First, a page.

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  • LastPass Android : 7 3rd party trackers

    Home Forums AskWoody support Non-Windows operating systems Android LastPass Android : 7 3rd party trackers

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      • #2346754
        Alex5723
        AskWoody Plus

        German (translated to English)

        LastPass Android: Third-party providers monitor every step

        LastPass is a widely used password manager. The app has over 10 million installations in the Google Play Store alone. With Exodus Privacy I briefly checked whether the app contains known tracker signatures. A total of seven trackers were found :

        AppsFlyer
        Google Analytics
        Google CrashLytics
        Google Firebase Analytics
        Google Tag Manager
        MixPanel
        segment

        For an app that processes extremely sensitive data (passwords), this is simply an indictment. Advertising and analytics modules simply have no place in this – it is completely out of the question to integrate them into password manager apps…

      • #2346755
        Alex5723
        AskWoody Plus

        According to The Register Bitwarden and Dashlane both contain trackers.

      • #2346806
        Paul T
        AskWoody MVP

        One reasons to not use an online password manager.
        Having complete control of your passwords is preferable for many people. Convenience of multiple device use may be enough reason to stay with an online manager.

        cheers, Paul

      • #2346887
        Ascaris
        AskWoody_MVP

        Bitwarden for Google Play contains Microsoft Appcenter Crashes and Google Firebase Analytics.

        Dashlane for Google Play contains Google CrashLytics, Braze (formerly Appboy), Adjust, and Google Firebase Analytics.

        The two trackers in Bitwarden appear to be somewhat innocuous, in that there are potentially legitimate reasons for the trackers.

        Braze and Adjust in Dashlane are a bit suspect. The other two appear to be potentially legitimate.

        If the presence of the two trackers in Bitwarden bothers you, you can go for the F-Droid version of the app, which can be installed via sideload on any Android device. F-Droid does not, as far as I know, allow anything with a tracker in its repository, and I verified this via the Exodus standalone. I tried to include the analysis here, but the spam filter for the site decided that it contained “contacts,” whatever that means, and that it “seems to be spam.” If including relevant technical bits within a technical post on a tech site “seems to be spam,” then there “seems to be” a problem with the spam filter.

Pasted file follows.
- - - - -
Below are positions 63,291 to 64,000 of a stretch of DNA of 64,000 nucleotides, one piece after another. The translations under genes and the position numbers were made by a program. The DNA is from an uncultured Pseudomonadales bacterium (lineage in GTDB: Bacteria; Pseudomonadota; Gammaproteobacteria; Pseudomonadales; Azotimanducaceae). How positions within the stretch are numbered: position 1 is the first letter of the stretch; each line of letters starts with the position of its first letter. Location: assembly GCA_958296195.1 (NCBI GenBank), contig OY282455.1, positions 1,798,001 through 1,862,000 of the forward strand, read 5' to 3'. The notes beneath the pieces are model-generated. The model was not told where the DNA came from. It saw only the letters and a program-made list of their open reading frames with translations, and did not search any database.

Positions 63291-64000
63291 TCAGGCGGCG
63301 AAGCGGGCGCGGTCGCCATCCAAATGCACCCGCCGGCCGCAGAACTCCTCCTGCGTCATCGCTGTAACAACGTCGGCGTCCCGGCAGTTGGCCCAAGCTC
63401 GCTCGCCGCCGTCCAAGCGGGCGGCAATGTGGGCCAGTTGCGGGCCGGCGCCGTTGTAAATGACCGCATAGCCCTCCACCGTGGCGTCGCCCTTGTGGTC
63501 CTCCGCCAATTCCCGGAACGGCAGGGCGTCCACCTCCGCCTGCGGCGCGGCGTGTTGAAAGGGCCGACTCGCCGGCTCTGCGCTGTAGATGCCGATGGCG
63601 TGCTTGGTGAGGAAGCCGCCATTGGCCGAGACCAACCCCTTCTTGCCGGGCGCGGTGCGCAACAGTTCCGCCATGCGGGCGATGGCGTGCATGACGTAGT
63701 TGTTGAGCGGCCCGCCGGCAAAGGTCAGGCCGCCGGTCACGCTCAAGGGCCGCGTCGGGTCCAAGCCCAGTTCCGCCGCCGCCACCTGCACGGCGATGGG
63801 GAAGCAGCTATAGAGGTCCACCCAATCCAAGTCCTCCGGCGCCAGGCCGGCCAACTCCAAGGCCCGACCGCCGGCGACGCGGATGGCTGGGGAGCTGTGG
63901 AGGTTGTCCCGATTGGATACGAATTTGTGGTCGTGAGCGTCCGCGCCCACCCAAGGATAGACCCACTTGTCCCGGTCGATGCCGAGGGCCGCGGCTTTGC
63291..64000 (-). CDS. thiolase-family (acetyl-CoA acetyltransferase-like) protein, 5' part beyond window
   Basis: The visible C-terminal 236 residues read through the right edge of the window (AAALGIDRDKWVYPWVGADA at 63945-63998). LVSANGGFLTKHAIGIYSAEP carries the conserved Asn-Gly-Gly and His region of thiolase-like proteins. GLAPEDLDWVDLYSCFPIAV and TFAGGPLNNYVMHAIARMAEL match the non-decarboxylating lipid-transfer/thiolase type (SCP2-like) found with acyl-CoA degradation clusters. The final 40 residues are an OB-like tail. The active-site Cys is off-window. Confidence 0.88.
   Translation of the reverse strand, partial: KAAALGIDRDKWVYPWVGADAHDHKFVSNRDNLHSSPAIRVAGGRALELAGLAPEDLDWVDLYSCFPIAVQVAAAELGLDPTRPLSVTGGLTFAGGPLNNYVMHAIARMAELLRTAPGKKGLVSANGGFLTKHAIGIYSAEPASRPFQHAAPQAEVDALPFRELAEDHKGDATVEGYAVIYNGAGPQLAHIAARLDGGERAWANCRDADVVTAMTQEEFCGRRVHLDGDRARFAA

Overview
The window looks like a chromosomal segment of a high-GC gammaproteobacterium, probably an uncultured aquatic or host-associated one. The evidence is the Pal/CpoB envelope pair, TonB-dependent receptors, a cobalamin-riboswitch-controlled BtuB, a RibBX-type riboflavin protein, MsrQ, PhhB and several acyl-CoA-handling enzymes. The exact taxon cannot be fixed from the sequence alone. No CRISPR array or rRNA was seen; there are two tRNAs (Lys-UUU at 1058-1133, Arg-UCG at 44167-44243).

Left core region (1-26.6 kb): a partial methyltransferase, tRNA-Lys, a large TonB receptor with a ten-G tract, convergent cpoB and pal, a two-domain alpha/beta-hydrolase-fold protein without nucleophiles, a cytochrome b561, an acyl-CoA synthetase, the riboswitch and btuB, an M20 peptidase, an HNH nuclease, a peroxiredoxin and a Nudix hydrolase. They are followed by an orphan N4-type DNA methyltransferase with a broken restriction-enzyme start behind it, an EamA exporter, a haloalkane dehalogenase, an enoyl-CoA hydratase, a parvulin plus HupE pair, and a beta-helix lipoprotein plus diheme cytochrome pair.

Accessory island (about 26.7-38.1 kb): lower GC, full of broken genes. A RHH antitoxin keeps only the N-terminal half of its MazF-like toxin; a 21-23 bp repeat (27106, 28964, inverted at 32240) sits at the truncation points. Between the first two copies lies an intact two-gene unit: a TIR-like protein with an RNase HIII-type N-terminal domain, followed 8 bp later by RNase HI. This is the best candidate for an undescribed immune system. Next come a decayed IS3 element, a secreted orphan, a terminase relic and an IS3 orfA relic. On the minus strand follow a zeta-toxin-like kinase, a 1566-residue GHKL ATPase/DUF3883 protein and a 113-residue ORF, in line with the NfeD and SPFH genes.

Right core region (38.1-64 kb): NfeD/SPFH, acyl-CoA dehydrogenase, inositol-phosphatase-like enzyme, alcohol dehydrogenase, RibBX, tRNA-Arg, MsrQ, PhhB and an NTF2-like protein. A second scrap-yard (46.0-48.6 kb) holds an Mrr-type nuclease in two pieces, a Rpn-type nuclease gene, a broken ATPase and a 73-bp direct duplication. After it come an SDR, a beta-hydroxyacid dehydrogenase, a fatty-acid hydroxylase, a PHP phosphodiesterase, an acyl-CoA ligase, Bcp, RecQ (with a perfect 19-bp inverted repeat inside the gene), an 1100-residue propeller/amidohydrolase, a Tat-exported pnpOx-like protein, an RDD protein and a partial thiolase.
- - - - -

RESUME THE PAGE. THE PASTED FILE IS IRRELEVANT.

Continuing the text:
The F-Droid version of Bitwarden is the version I use, but with that said: When you are using any software you didn’t personally write, and where that software by necessity handles sensitive data, be it a password manager, browser, operating system, or anything else, there will always be a need to take a leap of faith and trust that the people who did write it have done so competently and honestly. If you don’t trust a given piece of software, it doesn’t much matter whether it has analytics built-in… it could be completely free of known trackers even as it surreptitiously sends all of your data to some third party to be exploited.

        Google and Facebook (as the two most prominent examples) are interested in collecting your personal data to be able to push targeted ads at you. They’re not in the identity theft business. That’s how Google Chrome can simultaneously be considered one of the most secure yet least private browsers available. Privacy and security are not the same thing.

        This, of course, is just for the Android apps. The Firefox extension for Bitwarden is one of the few that is recommended by Mozilla, meaning that they’ve done whatever they do to validate its function enough to be willing to put their stamp of approval on it, so that’s something at least. Dashlane doesn’t have a Firefox extension that I could find.

         

        Group "L" (KDE Neon Linux 5.21.4 User Edition)

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